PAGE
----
Jesus said, ‘Let the little children come to me and do not hinder them, for the kingdom of heaven belongs to such as these’ (Matthew 19:14).
Our churches are ageing and each year that passes by we are becoming less relevant to the youth in our communities – so how do we reach them?
Noddfa Church had no youth in attendance just a few years ago, but by God’s grace, we now welcome over twenty 12-16-year-olds from totally unchurched backgrounds every Sunday to worship.
How did we do it?
First, we took the time to understand this new secular age in which our children are growing up.
Children today are living in a unique time where Christianity is considered all but dead. Without the ‘absolute’ of God, nothing in their culture is certain, not even their gender. Without a Christian moral framework, their family unit is often fluid and unstable and their friendship groups are often virtual or broken. They are growing up with the world’s knowledge at their fingertips, but have little stability to build anything on. Today’s children are incredibly compassionate and aspire to help others and the planet but are often isolated from their wider communities and have limited multi-generational influences. This cultural environment has starved them of the opportunity to learn important social skills (such as patience and empathy) that you would naturally develop when engaging in mixed groups (like the church). Older generations are often wary or untrusting of them. They have been bought by a material culture, and define themselves simply by what they own or consume. They are crying out for meaning and purpose.
They have been taught that Christianity is an archaic and bigoted institution and thus directly opposed to their liberated secular values. Children today do not feel that they can grow up to be ‘good citizens’ and be ‘Christians’ at the same time because of these false assumptions. At best Christianity is old fashioned, at worst intolerant and unwelcoming.
The challenge of reaching children in today’s secular age is to break down these assumptions and we have found that the only way to do this is through relationship.
Initially, we worked directly with our local schools. We offered them resources and the flexibility to fit in with their curriculum, we ran assemblies and exhibitions and used these windows to undermine the children’s assumptions of what church really is. We then engaged with parents at the school gates, building trust with the wider family and we embraced social media to showcase our facilities and services.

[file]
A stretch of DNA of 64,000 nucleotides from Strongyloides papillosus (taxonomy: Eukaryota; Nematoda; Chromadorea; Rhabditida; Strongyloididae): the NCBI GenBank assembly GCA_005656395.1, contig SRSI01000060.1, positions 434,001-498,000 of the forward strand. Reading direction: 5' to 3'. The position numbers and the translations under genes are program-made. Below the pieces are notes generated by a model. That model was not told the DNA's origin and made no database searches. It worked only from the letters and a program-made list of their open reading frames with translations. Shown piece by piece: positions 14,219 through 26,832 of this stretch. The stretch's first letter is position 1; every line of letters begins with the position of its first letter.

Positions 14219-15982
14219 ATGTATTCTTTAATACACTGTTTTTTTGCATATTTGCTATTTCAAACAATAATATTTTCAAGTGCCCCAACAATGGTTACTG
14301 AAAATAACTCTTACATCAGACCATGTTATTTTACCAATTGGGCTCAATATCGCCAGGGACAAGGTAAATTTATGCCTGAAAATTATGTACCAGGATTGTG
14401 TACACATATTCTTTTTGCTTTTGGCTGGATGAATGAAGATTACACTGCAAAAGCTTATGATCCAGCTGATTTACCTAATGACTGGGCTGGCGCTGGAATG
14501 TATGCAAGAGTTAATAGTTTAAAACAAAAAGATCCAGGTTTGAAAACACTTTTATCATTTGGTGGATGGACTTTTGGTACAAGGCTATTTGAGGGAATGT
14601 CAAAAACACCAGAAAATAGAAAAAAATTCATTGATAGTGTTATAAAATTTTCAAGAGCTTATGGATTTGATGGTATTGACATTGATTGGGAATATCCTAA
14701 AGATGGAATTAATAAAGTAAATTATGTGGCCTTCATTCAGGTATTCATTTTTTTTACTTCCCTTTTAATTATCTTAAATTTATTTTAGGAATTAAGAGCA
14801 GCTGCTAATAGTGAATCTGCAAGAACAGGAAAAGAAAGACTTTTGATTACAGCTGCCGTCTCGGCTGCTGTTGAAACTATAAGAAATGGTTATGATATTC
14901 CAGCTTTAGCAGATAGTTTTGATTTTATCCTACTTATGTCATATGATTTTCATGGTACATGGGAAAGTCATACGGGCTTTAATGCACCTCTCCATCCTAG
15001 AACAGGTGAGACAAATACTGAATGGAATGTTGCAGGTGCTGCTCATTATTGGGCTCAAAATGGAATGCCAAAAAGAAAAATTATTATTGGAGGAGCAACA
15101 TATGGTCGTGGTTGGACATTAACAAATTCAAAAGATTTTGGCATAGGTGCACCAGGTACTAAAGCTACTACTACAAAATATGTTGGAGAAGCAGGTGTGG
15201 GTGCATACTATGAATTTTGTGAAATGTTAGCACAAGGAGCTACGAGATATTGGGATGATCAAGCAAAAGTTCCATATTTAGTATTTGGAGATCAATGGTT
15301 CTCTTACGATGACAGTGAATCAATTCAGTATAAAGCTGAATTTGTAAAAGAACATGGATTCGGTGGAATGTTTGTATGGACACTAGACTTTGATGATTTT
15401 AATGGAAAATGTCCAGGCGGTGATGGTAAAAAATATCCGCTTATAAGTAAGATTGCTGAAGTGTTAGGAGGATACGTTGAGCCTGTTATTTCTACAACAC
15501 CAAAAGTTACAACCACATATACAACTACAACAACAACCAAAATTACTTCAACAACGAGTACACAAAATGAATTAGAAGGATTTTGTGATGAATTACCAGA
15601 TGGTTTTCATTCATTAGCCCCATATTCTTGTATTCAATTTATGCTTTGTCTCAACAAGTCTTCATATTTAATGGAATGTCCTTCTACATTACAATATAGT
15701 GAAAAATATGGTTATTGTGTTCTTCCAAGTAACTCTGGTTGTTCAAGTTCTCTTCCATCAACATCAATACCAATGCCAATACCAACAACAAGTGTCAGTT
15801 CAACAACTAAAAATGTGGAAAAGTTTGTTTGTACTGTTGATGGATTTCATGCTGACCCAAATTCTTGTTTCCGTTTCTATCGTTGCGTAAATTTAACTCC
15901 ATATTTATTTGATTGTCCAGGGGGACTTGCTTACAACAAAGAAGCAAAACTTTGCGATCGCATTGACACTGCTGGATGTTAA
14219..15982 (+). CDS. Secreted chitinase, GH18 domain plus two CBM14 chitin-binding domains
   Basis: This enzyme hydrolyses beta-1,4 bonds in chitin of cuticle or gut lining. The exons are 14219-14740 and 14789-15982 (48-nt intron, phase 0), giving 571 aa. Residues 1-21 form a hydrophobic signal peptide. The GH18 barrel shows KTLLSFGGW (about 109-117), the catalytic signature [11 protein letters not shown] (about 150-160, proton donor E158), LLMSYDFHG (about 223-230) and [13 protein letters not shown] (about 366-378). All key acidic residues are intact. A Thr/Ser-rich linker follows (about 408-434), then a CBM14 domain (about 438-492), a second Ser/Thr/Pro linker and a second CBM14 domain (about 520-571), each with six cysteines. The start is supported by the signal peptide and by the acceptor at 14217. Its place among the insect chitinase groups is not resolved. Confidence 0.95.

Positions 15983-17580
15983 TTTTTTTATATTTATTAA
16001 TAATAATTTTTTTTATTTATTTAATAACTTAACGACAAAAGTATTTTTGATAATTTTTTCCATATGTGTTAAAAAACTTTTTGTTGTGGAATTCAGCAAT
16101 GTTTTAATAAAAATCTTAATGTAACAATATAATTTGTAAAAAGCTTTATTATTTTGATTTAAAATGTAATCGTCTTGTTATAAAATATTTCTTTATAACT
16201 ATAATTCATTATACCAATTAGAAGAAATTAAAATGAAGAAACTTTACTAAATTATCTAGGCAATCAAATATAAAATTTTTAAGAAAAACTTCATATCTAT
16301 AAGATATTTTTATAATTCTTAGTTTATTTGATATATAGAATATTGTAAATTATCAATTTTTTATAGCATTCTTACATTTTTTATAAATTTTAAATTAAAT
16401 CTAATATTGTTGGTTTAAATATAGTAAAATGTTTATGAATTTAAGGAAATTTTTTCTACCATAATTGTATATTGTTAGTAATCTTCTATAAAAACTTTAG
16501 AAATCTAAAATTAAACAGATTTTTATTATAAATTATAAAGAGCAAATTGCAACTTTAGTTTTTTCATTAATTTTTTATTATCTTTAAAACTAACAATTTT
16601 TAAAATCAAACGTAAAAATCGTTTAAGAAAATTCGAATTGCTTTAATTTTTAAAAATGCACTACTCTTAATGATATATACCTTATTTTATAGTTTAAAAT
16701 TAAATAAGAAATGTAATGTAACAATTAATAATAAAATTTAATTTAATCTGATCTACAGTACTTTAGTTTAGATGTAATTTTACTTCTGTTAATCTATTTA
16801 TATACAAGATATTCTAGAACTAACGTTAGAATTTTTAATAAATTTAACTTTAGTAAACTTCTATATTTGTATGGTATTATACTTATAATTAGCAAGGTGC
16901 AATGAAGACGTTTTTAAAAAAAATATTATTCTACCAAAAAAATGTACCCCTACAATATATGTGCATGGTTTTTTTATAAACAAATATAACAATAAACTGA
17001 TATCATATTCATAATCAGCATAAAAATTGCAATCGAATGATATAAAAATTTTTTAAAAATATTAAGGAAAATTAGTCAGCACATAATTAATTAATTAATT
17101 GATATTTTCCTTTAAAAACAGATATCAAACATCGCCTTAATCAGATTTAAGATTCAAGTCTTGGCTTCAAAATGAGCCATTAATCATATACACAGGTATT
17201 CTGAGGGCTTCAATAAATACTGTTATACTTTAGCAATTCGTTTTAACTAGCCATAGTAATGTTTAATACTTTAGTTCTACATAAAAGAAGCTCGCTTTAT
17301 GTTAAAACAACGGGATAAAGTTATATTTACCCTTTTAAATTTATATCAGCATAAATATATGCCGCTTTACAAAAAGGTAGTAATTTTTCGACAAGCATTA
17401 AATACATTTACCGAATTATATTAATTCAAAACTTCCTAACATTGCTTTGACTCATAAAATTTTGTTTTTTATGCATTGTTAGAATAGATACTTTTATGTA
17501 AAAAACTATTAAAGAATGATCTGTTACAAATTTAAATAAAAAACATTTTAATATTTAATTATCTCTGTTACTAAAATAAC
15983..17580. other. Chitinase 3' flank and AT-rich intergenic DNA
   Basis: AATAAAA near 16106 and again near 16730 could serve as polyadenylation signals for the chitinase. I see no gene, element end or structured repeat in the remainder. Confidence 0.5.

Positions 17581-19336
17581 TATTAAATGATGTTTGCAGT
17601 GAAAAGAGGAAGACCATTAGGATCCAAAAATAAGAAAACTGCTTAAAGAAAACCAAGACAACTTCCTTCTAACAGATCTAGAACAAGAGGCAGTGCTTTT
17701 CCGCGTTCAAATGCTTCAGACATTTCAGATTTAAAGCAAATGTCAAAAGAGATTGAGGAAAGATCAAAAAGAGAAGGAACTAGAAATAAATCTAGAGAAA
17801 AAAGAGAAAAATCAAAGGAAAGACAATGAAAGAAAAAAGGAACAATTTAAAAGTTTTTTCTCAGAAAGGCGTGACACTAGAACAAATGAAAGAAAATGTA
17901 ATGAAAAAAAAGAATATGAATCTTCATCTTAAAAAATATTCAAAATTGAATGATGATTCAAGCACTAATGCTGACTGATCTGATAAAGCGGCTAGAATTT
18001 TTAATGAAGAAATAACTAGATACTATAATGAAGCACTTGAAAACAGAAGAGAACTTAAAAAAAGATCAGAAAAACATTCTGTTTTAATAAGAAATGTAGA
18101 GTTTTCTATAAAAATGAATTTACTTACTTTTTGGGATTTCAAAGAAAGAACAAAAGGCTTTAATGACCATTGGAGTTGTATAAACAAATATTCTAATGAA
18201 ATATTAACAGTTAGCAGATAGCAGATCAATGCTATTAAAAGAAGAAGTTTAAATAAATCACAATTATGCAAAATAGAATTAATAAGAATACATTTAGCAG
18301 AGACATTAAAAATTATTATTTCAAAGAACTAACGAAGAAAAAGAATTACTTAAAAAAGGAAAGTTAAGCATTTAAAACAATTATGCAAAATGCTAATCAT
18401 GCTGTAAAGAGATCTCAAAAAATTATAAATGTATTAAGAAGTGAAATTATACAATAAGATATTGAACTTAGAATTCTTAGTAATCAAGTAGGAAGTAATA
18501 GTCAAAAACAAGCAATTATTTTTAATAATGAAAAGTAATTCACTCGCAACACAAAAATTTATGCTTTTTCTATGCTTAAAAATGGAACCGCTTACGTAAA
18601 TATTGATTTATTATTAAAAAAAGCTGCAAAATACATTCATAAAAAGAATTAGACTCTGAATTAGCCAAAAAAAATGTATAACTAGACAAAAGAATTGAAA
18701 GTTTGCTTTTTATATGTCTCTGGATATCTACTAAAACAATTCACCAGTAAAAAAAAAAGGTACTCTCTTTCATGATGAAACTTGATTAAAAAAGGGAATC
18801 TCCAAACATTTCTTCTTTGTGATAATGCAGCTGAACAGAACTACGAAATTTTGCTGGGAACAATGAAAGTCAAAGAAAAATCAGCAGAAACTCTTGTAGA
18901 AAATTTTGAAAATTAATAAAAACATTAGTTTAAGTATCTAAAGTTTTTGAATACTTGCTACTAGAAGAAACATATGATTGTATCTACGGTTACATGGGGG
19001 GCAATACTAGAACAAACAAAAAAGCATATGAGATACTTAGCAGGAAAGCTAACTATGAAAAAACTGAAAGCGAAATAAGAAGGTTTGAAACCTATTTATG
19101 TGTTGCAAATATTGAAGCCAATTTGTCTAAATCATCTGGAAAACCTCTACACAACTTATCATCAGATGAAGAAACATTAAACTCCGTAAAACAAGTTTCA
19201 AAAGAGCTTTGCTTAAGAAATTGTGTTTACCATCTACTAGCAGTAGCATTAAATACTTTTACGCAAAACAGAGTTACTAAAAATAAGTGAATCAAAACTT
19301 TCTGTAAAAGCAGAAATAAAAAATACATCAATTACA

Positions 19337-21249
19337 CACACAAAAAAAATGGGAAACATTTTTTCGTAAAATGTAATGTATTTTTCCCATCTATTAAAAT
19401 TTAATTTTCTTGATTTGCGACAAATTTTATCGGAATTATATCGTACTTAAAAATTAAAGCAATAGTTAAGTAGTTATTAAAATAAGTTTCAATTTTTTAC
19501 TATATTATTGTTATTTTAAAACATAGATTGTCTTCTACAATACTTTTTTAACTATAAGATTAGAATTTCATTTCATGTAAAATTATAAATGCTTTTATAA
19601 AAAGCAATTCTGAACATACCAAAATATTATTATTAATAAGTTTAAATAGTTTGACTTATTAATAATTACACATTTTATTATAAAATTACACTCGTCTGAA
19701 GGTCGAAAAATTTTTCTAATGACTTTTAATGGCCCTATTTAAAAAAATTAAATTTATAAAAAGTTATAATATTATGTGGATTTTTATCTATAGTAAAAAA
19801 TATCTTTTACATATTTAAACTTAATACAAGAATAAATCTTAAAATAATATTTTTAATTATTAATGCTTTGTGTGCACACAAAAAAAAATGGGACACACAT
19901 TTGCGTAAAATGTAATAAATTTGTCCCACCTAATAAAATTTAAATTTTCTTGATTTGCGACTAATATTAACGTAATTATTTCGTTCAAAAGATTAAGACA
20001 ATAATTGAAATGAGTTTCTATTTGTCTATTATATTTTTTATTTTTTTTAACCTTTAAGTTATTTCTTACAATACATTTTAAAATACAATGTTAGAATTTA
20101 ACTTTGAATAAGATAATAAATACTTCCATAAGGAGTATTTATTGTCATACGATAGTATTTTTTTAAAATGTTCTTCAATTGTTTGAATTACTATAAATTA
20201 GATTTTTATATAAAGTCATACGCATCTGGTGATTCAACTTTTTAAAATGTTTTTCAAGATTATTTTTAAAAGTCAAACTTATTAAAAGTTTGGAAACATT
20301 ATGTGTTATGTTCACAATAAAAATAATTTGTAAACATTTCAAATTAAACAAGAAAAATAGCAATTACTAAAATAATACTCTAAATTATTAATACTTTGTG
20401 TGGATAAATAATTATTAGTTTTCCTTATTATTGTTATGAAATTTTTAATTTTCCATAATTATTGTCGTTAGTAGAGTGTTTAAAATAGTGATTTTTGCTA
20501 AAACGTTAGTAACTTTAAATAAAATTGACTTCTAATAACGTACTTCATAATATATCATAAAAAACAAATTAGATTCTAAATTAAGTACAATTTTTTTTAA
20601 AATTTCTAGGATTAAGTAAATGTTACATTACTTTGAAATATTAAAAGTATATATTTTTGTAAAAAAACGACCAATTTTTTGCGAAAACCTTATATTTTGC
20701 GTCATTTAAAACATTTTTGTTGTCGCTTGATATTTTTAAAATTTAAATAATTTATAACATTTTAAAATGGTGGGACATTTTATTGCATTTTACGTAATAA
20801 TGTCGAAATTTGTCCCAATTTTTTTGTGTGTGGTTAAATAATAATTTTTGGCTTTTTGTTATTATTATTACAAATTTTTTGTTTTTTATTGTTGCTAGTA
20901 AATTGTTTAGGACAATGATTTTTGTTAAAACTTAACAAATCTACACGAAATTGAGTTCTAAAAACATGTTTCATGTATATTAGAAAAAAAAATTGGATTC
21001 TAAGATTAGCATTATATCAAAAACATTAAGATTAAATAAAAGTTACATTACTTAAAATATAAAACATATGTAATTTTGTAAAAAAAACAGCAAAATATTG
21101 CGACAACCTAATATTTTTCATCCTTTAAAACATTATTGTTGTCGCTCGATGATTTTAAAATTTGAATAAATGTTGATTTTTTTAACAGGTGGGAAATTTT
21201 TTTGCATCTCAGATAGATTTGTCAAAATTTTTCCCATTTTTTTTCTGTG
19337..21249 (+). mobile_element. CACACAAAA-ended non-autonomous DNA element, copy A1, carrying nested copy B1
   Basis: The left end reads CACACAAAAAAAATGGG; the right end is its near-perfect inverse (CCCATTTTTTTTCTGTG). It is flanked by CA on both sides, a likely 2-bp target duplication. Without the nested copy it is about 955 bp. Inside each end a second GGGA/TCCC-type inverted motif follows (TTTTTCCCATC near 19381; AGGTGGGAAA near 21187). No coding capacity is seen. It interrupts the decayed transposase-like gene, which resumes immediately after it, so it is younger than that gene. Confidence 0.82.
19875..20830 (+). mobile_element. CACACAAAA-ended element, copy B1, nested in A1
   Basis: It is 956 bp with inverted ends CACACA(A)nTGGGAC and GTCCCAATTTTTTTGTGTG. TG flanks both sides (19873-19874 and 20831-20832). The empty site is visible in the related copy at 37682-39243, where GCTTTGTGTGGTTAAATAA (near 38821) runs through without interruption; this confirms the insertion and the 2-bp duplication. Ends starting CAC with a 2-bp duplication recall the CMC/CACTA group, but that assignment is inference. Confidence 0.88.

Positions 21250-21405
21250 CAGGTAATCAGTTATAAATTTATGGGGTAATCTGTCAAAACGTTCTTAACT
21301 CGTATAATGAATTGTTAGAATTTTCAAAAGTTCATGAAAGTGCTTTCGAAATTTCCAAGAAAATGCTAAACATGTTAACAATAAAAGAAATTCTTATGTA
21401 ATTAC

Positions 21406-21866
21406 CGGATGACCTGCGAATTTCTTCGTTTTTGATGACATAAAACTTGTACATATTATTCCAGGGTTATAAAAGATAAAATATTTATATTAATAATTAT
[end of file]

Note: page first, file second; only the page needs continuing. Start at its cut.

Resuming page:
We started a youth club designed to be a counter-culture to the school experience. Our children do not sit in rows to hear a talk, instead, we give them control of their time with us. They can play games, help themselves to drinks and snacks or just sit and use the WiFi. We then engage with them in their natural groups, asking them to tell us about their week and seeding the gospel into the conversation when appropriate. As our relationships grow they have come to us loaded with questions about the Bible.
We started to take them on trips to the beach, museums and to winter wonderland, building memories and relationships between us (the church) and them.
We brought instruments into the youth club to teach Christian songs to those who wish to learn and gave them the opportunity to perform in church.
We have listened to our children, valued their ideas and have shown them love and respect that the world cannot compete with, and through this witness, Jesus has made himself known.
The youth club now organise events to raise money for our homeless outreach and have started a tree-planting charity through the church to raise awareness about caring for God’s creation. They even have their own Noddfa hoodies and feel part of the family. They now come to church every Sunday and often invite their friends and even their parents on occasion. Several have been saved through this process. God is good.
Our nation’s children desperately need to hear that they are not merely products of chance in a meaningless universe, they need to know that they are not defined by their sexual desires or by the products that they own. They need to know that their self-worth is not measured by how many Instagram followers they have or what clothes they wear. Our nation’s children desperately need the stability, consistency and accountability that church uniquely provides and most importantly they need to hear that they are eternally valued by a God who loves them to death!
When these truths are taught and practised by the church, God’s love, revealed to us perfectly in Jesus Christ, will become as irresistible to this lost generation as it was to us.